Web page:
From Smart Cities to a Smart State

Engineer, author and general designer of a new kind of transport system called Unitsky String Transport, Anatoly Yunitskiy is the founder of SkyWay String technology, which deploys electric vehicles on steel wheels riding on specific string rails.

String transport is a concept of an elevated light rail transportation system which uses pre-stressed rails with pre-stressed cables (strings) and concrete inside them. It is designed for both freight and passenger services and has two main types of track structure and rolling stock — standard and suspended.
SkyWay String transport was widely discussed among transport specialists after the Smart Cities Expo in Delhi recently, where Yunitskiy made a presentation. SkyWay Technology Corporation, based out of Belarus, also signed an agreement with the Himachal Pradesh government for a skyway transport facility at Dharamshala.
The engineer-cum-entrepreneur writes exclusively for Urban Vaastu on ‘Smart Country’ India. Excerpts:

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The road network in India covers more than 4.5 million km. Over 200,000 people die on these roads and over a million are injured as a result of traffic accidents. ‘Rolled up’ in asphalt and ‘buried” under railway sleepers is fertile soil, equal in its area to the territories of three countries.
India is already moving in leaps and bounds towards fundamental, profound changes in the social pattern of its citizens. Such large-scale programmes like ‘Smart Cities’ is a measure of foresight on the part of the Indian leadership, and its desire to build a great future for the country.
I would like to briefly outline the concept of future development – From Smart Cities to a Smart State – the basis for which is a network of smart linear cities (SLC) built along transport communications of an elevated type.
SLC is an entirely pedestrian city-cluster, stretching in length for hundreds of kilometers. A cluster about a km in diameter – a residential, industrial, educational, trade, sports or mixed one with up to 6,000 inhabitants – will be built in the logic of accessibility for pedestrians, i.e., within 500m from the centre.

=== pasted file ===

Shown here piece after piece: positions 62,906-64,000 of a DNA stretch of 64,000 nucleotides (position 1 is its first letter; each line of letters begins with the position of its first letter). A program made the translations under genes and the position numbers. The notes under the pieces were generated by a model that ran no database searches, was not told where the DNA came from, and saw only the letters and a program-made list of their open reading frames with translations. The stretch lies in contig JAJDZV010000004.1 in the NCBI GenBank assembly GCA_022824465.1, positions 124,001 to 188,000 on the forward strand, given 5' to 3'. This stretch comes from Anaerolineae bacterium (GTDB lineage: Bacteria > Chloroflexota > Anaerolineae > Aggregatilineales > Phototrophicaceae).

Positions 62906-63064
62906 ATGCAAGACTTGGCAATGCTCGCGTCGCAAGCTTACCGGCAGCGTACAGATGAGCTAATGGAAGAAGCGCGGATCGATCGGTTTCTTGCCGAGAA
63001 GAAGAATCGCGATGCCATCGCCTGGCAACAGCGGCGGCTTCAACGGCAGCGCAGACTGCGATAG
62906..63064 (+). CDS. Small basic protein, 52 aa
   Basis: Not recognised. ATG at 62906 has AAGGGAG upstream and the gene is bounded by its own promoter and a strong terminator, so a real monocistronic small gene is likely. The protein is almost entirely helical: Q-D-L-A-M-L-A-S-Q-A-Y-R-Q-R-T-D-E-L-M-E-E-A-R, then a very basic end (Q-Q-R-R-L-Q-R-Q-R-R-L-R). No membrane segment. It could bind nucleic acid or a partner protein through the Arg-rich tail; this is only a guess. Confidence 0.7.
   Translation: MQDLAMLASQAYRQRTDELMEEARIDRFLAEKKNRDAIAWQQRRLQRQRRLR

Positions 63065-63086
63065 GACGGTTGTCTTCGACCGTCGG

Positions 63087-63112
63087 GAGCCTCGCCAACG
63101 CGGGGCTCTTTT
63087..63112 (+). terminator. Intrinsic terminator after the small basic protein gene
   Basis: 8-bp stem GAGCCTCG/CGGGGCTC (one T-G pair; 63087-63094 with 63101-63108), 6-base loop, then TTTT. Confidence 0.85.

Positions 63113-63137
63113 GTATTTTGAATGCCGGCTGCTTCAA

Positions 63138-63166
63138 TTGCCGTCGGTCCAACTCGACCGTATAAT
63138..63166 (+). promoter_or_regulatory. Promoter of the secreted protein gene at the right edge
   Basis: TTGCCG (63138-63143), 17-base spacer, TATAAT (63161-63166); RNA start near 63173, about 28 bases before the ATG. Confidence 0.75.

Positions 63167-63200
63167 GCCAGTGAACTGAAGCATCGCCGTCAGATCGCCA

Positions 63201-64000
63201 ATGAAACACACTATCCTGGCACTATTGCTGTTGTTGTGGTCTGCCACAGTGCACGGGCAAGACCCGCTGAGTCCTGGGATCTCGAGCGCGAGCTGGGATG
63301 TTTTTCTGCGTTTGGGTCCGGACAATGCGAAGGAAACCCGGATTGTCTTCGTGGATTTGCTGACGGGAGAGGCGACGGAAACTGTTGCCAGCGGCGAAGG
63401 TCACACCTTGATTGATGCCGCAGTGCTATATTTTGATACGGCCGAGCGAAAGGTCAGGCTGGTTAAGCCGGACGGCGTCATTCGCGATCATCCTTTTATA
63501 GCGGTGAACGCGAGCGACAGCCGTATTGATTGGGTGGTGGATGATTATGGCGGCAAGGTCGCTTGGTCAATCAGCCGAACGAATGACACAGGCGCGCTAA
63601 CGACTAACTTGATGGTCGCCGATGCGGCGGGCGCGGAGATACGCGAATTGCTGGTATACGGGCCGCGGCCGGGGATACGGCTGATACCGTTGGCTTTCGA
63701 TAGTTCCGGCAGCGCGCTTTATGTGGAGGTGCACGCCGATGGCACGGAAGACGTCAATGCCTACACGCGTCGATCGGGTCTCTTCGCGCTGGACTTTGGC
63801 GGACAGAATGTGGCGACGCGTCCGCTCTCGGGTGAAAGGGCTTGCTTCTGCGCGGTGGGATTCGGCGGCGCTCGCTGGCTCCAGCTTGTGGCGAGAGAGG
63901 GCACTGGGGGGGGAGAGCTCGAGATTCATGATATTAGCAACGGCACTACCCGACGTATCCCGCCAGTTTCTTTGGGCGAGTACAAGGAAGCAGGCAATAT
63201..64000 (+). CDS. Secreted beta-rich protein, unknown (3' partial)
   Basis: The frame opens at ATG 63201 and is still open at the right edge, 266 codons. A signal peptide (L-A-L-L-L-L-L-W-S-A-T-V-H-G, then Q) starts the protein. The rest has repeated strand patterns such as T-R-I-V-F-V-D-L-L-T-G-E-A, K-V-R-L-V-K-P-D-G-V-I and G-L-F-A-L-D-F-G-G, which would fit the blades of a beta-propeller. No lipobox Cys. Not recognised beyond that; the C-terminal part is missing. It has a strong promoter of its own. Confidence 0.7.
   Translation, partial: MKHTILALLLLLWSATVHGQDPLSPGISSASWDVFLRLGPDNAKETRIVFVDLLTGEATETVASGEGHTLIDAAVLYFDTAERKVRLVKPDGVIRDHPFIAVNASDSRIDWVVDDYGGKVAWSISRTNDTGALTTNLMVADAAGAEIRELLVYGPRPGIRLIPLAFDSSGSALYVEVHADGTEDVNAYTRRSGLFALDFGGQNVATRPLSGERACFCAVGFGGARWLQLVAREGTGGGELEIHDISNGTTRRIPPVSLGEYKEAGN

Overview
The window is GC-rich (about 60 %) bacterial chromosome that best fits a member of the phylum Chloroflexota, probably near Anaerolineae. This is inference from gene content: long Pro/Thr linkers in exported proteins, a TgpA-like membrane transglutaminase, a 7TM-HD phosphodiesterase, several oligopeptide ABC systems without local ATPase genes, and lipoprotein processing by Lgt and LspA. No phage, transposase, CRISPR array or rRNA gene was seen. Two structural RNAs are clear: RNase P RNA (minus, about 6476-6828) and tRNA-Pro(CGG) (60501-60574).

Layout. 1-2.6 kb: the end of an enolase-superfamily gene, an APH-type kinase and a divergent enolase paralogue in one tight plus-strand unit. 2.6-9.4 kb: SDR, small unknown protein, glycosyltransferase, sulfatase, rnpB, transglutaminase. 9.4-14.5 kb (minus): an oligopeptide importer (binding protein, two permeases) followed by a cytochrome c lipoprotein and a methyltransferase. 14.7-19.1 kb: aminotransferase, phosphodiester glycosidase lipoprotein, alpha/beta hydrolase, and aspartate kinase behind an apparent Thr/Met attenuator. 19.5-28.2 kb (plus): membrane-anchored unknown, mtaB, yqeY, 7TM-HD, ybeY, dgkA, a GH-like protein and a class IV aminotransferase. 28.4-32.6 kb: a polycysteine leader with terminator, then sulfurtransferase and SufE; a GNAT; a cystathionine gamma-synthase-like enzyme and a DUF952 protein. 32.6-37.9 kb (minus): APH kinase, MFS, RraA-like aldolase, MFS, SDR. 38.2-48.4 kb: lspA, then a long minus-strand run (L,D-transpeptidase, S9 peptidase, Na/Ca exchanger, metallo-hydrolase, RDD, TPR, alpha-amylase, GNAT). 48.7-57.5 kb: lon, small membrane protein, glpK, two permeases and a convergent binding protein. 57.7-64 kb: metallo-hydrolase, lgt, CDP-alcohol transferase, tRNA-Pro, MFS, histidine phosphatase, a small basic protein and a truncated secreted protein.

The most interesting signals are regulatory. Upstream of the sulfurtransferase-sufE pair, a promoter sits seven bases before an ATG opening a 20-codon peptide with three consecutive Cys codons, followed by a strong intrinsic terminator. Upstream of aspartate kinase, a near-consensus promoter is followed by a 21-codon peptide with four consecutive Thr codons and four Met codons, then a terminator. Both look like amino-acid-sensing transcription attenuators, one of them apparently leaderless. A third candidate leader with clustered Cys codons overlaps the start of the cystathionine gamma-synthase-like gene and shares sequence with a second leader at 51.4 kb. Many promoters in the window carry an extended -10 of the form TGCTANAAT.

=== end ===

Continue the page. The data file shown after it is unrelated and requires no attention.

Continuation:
There will be a dominator – a high-rise building with public establishments, through which transport, power supply and information communication lines pass – SkyWay, will be located at a height of 10m and more above the ground surface, i.e. on the “second level”.

Interchange stations to transfer from urban tracks (their speed – up to 150 km/h) to high-speed intercity air tracks (their speed – up to 500 km/h) and, potentially in the future, underground hyperspeed tracks located in fore vacuum tubes (their speed – up to 1,500 km/h) can also be placed.
Every cluster is to be self-contained – with its own energy, water and food. It does not deprive nature of a single square meter of land – soil from under every building is transferred to a flat roof of the building, enriched with fertile humus, with a garden planted on it.
The houses are mostly single-storeyed, comfortable for living and budget-friendly for a family with an average income, or a middle-class family. A garden and a vegetable patch on the house roof will be enough to feed the whole family with healthy, food.

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The resource intensity during construction, operation and repairs – metal, concrete, asphalt, earthwork operations and land acquisition – will be ten times less compared to the implementation of any other transport and infrastructure solutions.